‘Writing was accompanied by slow walks in the park by the Yarra River: a dirty-looking waterway which meandered like a vagabond — constantly on the move, yet constantly the same. Or so it seemed. As children we loved that river. Pranced along its banks and splashed about in its waters on hot summer days. As an adult I rushed back to those riverbanks after each international journey: listening, absorbing, ‘shushing’ — bringing my being back home.’
These days, as I walk each morning by the river and the billabong (in the photo) I still have similar feelings — that being by the river is enlivening.
The quote is from my first book, 700 Days in El Salvador.
I’m happy to give away a couple of copies. Just let me know why you’d like to read 700 Days in El Salavdor.
(You can contact Michele via the contact page on her website. Or leave a comment.)
I’m just about to submit the first five chapters of my next non-fiction book. ALL I NEED IS A TITLE. IF YOU CAN THINK OF ONE I’d sure like to hear it. Just drop a line on the contact page of my website http://www.michelegierck.com.au
This book is a post-injury come-back story in which the bush, the ocean and a bloke (a fellow) all play their part.
Here’s the pitch.
When Michele, a broken down sojourner (kind of Liz Gilbertish), meets Mac, a dedicated river scientist (think a young David Attenborough), she is drawn into his orbit, the gravity of which propels her onto an uncharted trajectory.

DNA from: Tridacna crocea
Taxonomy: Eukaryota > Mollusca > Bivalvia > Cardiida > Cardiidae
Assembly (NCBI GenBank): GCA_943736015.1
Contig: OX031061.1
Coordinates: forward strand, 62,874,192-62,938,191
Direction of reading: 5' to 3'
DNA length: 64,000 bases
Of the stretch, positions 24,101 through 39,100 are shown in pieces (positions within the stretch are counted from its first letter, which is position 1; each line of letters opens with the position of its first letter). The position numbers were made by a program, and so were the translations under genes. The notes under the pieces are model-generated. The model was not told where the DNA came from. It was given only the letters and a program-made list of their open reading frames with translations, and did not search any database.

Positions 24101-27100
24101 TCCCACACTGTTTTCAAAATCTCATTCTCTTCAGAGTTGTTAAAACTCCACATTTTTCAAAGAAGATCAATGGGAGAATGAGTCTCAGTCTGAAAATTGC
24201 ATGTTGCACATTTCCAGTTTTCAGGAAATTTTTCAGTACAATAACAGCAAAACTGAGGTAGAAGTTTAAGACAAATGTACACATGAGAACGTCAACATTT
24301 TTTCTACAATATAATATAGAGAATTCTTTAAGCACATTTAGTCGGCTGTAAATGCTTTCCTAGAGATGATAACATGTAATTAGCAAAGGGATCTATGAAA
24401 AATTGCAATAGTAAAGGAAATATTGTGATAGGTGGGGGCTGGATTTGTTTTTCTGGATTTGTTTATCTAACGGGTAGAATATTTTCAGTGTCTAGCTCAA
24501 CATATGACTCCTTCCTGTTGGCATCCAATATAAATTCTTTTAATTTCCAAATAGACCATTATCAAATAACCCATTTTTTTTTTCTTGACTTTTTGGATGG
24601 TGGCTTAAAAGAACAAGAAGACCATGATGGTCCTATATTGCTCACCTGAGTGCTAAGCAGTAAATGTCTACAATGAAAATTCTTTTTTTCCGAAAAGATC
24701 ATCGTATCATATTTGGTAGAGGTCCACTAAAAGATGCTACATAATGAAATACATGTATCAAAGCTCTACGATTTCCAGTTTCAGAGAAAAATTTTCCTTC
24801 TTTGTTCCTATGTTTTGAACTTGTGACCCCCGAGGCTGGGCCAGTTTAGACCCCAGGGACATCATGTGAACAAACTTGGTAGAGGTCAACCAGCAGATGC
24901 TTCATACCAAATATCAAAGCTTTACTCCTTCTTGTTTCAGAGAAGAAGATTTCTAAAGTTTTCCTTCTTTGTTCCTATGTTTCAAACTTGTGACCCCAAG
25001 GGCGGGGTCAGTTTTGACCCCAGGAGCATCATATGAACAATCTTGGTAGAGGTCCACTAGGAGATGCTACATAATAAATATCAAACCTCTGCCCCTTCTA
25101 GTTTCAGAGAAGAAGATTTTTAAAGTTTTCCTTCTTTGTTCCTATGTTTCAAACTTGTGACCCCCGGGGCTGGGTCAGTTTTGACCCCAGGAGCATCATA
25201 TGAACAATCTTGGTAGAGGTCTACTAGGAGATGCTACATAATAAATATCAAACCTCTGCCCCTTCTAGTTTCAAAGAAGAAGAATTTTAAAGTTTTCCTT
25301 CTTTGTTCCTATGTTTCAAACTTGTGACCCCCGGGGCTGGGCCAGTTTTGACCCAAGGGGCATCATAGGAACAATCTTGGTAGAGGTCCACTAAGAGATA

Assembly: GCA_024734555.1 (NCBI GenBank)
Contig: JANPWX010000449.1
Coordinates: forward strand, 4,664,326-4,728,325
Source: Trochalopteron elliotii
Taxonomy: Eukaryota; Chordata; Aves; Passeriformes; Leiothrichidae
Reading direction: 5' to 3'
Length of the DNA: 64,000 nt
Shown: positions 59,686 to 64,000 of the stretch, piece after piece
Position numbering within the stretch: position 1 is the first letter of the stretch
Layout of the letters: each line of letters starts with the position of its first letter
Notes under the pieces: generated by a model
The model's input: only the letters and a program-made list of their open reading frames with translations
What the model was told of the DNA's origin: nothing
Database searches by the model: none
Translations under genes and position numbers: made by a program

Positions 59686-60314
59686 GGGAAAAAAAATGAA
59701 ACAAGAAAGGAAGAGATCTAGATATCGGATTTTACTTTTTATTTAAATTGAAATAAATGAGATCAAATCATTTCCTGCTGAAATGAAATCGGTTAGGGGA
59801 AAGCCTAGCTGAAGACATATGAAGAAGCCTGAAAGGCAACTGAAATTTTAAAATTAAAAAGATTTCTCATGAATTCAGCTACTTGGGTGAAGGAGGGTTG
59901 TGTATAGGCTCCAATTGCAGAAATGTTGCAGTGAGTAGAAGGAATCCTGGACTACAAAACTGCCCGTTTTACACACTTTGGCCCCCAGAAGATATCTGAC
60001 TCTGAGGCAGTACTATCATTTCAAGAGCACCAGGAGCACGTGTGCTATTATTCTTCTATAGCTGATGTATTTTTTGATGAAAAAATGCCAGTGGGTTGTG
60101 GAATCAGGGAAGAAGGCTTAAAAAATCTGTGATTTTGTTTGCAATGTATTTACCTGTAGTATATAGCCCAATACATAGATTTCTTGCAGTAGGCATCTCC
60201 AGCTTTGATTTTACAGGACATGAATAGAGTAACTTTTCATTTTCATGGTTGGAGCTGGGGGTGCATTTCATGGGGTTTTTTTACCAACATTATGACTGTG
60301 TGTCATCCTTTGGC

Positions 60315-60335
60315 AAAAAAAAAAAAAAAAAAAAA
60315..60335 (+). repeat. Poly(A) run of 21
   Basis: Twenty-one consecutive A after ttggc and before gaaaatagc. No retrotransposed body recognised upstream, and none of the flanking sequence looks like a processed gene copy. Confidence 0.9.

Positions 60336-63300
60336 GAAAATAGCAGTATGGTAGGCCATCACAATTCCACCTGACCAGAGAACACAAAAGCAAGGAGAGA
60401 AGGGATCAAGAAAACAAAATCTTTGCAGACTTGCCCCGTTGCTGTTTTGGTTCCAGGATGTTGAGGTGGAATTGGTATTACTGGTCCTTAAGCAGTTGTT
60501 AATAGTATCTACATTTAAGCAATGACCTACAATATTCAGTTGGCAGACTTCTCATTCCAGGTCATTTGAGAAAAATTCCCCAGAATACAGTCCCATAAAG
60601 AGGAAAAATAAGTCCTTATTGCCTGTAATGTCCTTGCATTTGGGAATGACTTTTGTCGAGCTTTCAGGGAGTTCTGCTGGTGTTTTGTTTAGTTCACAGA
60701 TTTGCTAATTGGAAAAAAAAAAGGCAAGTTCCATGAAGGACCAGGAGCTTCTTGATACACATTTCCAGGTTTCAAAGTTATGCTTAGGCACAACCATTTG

If you’d like to know more about this book, like the title and publication details, just sign up to the newsletter on my website.
Taking a five-minute break out in the garden can be so refreshing — especially for those of us who work for home.
Michele comments, ‘The wattle birds are not the only species who enjoy being around grevilleas. So do I. This one pictured is often in bloom, colourful, and provides food and shelter for native birds.’
Michele Gierck is a writer, who loves nature. She says the garden has become a special place full of daily delights.
Striking pink petals, with a patch of redish-pink dots, lit up in autumn sunshine.
(This azalea is right near my front door, and I must have walked by tons of times without even noticing it.)
Oh for a little sunshine, and the slowness and spaciousness in which to enjoy it.